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The child benefit tax rule changes

One of the few surprises in the Spring Budget was the change affecting how child benefit is taxed for higher earners.

The high income child benefit charge (HICBC or ‘hicbic’) was introduced in January 2013 to reduce child benefit payments for higher earners. It was considered an arbitrary piece of legislation by some as the charge was triggered where one individual had income exceeding £50,000. A couple with income of £49,999 each were unaffected, but a single parent with income of £60,000 lost all their child benefit.

The £50,000 threshold, like so many trigger points in the tax regime, was not inflation-linked. What started out as a threshold originally £8,550 above the higher rate threshold had fallen to £270 below it by April 2021. As child benefit increased, so did the effective rate of clawback. For example, in 2023/24 someone with income of £56,000 and two children suffered a HICBC of 20.75% in addition to 40% income tax (42% in Scotland) on each extra £1 of income earned. The more children, the higher the HICBC rate.

This year’s March Budget made two significant changes for 2024/25:

  • The threshold was raised to £60,000. Had it been index-linked since 2013 it would have been about £68,500 by April 2024.
  • The income band over which child benefit is gradually reduced was doubled to £20,000, meaning that all benefit is now lost at £80,000 rather than £60,000. The doubling of the band also reduces the effective rate of HICBC – for two children it is now 11.06%.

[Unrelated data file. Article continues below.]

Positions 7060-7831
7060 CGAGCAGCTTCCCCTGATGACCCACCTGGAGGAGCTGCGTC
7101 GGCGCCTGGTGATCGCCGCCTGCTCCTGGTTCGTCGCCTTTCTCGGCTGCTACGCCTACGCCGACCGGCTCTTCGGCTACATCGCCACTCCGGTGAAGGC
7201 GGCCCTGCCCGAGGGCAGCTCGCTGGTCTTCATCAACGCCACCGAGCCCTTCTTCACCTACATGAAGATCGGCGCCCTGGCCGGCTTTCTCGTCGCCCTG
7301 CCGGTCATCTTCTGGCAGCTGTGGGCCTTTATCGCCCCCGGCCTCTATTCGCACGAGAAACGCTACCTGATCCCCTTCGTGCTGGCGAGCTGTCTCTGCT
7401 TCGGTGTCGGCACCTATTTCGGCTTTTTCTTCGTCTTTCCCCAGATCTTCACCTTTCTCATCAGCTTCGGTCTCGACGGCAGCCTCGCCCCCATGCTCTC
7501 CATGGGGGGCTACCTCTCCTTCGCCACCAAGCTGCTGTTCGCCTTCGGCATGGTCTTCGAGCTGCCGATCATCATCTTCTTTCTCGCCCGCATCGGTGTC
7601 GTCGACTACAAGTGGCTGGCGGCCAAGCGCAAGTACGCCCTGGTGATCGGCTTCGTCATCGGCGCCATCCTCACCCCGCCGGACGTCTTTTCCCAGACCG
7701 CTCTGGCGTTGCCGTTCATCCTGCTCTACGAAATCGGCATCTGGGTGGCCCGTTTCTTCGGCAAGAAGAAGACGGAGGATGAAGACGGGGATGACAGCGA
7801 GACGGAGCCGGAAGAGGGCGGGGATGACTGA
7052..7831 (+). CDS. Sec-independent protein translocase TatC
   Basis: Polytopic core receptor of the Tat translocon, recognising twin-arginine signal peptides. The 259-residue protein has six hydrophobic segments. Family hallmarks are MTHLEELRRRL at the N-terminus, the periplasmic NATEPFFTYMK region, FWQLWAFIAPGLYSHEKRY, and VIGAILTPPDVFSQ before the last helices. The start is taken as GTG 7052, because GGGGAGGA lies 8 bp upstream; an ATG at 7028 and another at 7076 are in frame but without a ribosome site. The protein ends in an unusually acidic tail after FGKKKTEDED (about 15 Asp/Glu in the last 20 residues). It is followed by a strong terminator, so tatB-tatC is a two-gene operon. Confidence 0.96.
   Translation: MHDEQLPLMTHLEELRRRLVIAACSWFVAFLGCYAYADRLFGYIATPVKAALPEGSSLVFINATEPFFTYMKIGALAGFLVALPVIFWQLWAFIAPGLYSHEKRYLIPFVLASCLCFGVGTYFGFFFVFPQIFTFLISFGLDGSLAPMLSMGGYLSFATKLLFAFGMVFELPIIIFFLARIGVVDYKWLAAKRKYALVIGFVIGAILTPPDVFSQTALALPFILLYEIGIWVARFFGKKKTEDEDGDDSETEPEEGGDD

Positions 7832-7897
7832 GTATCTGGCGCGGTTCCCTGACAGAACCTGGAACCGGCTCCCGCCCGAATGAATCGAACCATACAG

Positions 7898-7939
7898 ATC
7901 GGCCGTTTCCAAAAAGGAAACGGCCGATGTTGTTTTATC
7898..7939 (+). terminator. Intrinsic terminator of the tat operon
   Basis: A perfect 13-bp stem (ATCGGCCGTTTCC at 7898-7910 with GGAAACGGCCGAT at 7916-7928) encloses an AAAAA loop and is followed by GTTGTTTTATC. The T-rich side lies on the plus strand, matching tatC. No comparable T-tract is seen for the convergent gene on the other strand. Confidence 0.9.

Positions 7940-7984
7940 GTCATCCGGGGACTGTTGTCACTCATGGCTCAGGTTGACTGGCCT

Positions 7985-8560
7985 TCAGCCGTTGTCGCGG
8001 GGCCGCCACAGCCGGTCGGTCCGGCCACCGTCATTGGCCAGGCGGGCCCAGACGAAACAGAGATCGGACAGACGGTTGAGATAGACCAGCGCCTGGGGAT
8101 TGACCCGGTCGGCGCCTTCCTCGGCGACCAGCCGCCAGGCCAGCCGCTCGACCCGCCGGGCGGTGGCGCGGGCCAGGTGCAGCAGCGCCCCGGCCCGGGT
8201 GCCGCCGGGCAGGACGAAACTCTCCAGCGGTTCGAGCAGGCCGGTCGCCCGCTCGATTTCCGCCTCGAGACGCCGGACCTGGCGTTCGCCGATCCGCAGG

If your – or your partner’s – income is between £60,000 and £80,000 and you stopped payment of child benefit to avoid the HICBC, you should now consider restarting payments, even though some HICBC will be payable. As child benefit can only be backdated by three months, prompt action is needed. To start the process go to the government website. At the same time, you should seek advice on your options for reducing taxable income (and thus the HICBC). These could include making pension contributions or rearranging investments.

Longer term, the Chancellor has said that HICBC would be made fairer by basing it on household income from April 2026. That change promises to be an administrative challenge, given independent taxation, but of course the Chancellor may also have changed in two years’ time.

Tax treatment varies according to individual circumstances and is subject to change.

The Financial Conduct Authority does not regulate tax advice.

Investing in shares should be regarded as a long-term investment and should fit in with your overall attitude to risk and financial circumstances.



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